How to get fit for the football season
Being fit to play any sport is critical to the body, and Football, or Soccer, is certainly one of the most physical sports played. So if you are wondering why footballers keep fit and how you want to get fit for football, then I hope this post will help.
Anyone who embarks on a sport must be prepared to train hard in order to enhance your playing ability, as well as to reduce the risk of getting injured – and injuries will be covered in future posts.
In order to get fit for the football season, there will undoubtedly be pre season training as well as pre season games, to enable you to get at your physical, and mental, best before the season kicks off.
So, how do you get to this peak fitness?
There will be 5 main areas……
1. Building Stamina
2. Gain core power and strength
3. The weakest link
4. Improving agility
5. Ball skills
So, in a little depth let’s have a look at each of these in turn
1. Building Stamina
To run the full ninety minutes, a midfield maestro, or to catch the ref up to make your point, a tough defender, what should be the routine?
1. Sessions – Start with a 20 minute run for 3 times a week
2. Increase Time – Jogging pace only, increase your timings to add between 5 and 10 minutes on each run until you can run for 60 minutes.
3. Pace – YOU set the pace. Speed is not the be all and end all, but the process of building up your tolerance. There is no set speed to go as you may be tired after a hard day’s work, but make sure you do not stop as this will decrease the benefit
2. Gain Core Power and Strength
Certain exercises can help train your fast muscle fibres and the nerves to give you greater power for magical bursts of pace and power – these are called Plyometric exercises.
Whether it is to increase your jump height to control a goal ward header, pull off a great save, or just to run to your fans to celebrate a goal, your legs will be key.
Plyometric sprints more than once a week will definitely help give you core power.
Set a marker about 6 metres away from your starting point, then 6 metres from the first marker.
Lie flat on your stomach, and when ready get up fast as you can and sprint, fast as you can, to the first marker (6 metres). Sprint back to the start, and then sprint to the second marker (12 metres), and then back to the start.
Repeat this for 6 cycles, and gradually increase the reps each week.
As these sprints are rarely over a 12 metre period in football, this process will train your body to react quicker, be faster in the start up of a sprint, and gain you much more power in the legs and core muscles.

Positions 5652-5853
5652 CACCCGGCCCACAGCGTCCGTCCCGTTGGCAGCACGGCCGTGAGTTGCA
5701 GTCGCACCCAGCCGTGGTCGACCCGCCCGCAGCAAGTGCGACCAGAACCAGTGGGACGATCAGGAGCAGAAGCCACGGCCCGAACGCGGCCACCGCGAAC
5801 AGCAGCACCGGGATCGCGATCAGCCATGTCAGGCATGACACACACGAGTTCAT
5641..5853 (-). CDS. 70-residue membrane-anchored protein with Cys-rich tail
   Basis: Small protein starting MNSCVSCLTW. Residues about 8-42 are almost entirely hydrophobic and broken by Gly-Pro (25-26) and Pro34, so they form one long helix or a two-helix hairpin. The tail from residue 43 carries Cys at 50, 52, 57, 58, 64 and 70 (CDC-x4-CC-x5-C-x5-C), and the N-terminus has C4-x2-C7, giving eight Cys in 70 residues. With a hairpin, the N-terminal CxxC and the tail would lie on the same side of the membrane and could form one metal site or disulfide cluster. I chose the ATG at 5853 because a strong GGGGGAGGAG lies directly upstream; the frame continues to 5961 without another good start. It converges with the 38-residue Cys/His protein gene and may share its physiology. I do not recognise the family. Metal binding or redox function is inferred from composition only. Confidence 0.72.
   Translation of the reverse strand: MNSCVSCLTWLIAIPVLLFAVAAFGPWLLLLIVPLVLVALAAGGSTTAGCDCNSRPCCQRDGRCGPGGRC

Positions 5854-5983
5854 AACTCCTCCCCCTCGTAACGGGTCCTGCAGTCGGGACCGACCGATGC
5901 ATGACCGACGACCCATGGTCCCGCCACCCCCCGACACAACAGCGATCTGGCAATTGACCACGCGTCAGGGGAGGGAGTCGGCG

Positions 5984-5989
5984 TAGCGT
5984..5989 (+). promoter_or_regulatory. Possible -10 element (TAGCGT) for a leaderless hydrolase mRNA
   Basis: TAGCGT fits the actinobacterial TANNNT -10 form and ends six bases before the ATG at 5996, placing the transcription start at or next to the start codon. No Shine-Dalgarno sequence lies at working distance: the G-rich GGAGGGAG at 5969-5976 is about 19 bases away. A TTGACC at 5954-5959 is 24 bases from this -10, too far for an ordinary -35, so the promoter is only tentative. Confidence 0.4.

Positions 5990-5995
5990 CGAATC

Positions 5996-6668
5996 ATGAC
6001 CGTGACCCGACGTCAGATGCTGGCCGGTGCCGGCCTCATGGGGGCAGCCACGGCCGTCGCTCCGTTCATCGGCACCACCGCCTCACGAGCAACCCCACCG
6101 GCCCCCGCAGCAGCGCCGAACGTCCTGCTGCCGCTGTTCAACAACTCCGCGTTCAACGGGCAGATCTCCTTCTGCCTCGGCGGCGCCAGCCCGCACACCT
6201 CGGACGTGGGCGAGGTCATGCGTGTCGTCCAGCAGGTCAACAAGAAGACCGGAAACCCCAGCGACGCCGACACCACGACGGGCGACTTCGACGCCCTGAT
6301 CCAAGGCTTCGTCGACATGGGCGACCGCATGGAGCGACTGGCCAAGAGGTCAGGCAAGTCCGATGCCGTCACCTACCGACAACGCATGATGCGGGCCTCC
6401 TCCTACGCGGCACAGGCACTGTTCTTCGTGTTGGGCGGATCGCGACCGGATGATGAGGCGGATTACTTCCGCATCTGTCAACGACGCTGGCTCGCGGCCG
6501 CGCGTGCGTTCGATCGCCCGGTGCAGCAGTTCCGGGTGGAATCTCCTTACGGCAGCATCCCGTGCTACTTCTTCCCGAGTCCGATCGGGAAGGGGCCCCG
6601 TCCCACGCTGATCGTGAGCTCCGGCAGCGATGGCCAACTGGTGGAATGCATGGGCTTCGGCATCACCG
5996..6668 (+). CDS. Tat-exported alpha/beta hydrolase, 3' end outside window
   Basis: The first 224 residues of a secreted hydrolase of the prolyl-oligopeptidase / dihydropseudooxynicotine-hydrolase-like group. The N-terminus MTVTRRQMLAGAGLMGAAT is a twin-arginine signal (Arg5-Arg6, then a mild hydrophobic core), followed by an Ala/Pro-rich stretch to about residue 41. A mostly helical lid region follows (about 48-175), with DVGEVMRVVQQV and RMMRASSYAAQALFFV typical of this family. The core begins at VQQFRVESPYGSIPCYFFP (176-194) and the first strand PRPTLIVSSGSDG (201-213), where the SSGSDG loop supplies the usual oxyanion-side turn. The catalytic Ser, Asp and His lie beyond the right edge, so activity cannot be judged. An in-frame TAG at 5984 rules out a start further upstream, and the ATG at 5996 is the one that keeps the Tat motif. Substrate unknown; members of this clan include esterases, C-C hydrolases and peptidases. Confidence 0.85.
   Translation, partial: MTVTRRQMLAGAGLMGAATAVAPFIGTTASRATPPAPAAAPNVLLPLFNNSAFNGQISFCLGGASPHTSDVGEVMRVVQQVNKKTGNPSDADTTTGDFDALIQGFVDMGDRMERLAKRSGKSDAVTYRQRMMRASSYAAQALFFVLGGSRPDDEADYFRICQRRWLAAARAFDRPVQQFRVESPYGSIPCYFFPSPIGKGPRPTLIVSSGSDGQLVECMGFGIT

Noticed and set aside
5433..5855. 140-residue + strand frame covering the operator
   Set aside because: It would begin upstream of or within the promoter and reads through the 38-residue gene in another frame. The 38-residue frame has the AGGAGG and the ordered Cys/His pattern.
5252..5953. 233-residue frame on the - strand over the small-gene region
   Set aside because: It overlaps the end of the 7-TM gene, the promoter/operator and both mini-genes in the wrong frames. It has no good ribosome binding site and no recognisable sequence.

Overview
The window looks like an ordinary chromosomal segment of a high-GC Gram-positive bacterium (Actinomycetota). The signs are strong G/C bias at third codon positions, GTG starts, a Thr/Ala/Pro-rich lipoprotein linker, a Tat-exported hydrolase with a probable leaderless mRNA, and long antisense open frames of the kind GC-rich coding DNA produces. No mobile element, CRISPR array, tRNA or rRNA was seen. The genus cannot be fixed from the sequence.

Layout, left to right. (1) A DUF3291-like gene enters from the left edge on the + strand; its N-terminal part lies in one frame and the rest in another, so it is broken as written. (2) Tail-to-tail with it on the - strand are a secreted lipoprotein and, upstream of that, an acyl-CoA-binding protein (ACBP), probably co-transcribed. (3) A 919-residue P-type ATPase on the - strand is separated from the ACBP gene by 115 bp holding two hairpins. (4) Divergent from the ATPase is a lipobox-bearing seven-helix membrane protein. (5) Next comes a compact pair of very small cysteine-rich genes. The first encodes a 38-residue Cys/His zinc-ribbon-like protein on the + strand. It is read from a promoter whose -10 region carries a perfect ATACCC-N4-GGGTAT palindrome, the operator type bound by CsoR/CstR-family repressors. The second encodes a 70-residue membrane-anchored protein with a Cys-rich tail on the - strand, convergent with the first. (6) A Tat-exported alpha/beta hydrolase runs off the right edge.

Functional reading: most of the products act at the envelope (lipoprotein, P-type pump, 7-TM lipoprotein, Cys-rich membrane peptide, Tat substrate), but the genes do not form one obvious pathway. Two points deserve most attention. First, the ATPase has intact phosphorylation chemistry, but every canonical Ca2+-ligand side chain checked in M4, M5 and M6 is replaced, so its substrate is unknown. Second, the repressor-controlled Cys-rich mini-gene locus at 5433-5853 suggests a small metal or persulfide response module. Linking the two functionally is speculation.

3. The Weakest Link
No…we are not talking about the game show here….!
This is solely about your…ankles.
Pitches have different surfaces, and can have divots which are extremely hazardous and painful if you turn your ankle…so how do you prepare for that?
Using a step put the balls of your feet on the edge, though not to be near the edge so to be dangerous.
Raise up as high as you can go and hold for a count of 10.
Then gently lower your heels down as far as they will go without pain.
Repeat for 8-10 times, at least 3 times a week
As your strength improves in the ankle and calf area, you can try to add weights so to increase the strength still further.
DO NOT do too much as this may strain on your calf and Achilles, which could give very sore injuries.
4. Improving Agility
Excellent for this is the Agility Ladder.
Much like the short sprint earlier and can be done with either cones, markers or a designed ladder.
I will use cones, and it goes like this:
1. Set up 3 cones from your start point around 10 metres apart.
2. Run to first one, back to start
3. Run to second one, back to first
4. Run to third, back to first
5. Run to fourth and sprint back to the start.
Perform this for at least 15 minutes.
You can add extra cones if you wish, or increase the pace as your fitness improves – and it will pretty rapidly. However….Do what feels COMFORTABLE!
5. Ball Skills
This is an obvious but often ignored part of the routine.
Always practice your dribbling, shooting, passing and control skills.
1. Dribbling – round cones or up to cones and back again using the exercises above keeping ball close to feet, with head looking up and forwards so you get a “feel” of the ball, and so to be aware of your surrounding s (for picking team mates out!)
2. Shooting – could incorporate specific areas of the goal to aim at…and if English – PENALTIES!!
3. Passing – can be over short or long distances, using firm contact and getting used to the distance needed for the power required.
4. Control – Keep ups with feet and head, or if with a partner get them to kick ball to you over long and short distances, high or low so you get used to the variations and different types of control method – chest, thigh, instep, head.
All of these methods need to be done on a regular basis, together with regular games to get to match fitness.
As one famous footballer said
Success is no accident. It is hard work, perseverance, learning, studying, sacrifice and most of all – love what you are doing or learn to do
That was of course the greatest player to have lived – Pele.